I’ve decided that I want to work in a series, because I want to torture push myself as an artist, so I’m doing full-plant portraits of orchids (i’m really intruiged by the form and negative space of the leaves) along with a close-up of the flower (Which everyone loves).
This specimen came from my local garden store and is unfortunately unlabeled, but I know it’s a Cattleya, and I decided to name him “Fried Eggs”.
There’s something incredibly eerie about Martin Johnson Heade’s Cattleya Orchid and Three Hummingbirds. Painted in 1871, it is part of a series of paintings Heade completed of humminbirds and flowers in Brazil.
The National Gallery of Art writes: “Perhaps inspired by the writings of Charles Darwin, the artist studied these subjects in the wild during several expeditions to South America.”
It clearly isn’t, however, a painting directly from life.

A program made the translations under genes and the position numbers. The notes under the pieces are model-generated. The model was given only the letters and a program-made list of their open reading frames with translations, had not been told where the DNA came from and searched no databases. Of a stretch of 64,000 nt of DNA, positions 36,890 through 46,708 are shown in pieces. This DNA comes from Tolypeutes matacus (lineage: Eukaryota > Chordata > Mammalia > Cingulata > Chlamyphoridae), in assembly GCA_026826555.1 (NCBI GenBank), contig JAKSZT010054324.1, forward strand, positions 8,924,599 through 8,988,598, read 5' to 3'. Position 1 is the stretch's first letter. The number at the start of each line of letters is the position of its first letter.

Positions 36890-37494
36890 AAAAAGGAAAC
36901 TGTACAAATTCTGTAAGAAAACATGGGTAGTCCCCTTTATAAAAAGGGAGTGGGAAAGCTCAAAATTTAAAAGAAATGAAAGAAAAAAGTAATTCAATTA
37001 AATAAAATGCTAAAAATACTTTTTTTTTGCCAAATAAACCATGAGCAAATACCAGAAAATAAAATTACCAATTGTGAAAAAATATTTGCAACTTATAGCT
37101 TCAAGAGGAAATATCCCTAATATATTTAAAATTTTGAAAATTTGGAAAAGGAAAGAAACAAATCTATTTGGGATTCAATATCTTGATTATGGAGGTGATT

And that’s where the eeriness comes in.
With its sudden leap from close-up still life to distant landscape, its vivid colors, and its ambiguous lighting, Cattleya Orchid seems simultaneously plausible and imagined, resulting in a surreal compromise.
The shock of bright blue sky behind a grey-brown and vine-covered branch heightens the effect.
This is a must have for any cattleya collection. I tend to favor interesting (over overtly beautiful) flowers so our collection has more bi-foliate cattleyas than uni-foliates. That said, amethystoglossa has it all. Amazing flowers with fragrance and beauty that rival any of its corsage type cousins. I received this plant from Roy Tokunaga 7-8 years ago and its flowers have gotten better and better over time with this years pseudobulb topping 2.5 feet. Definitely not for the windowsill.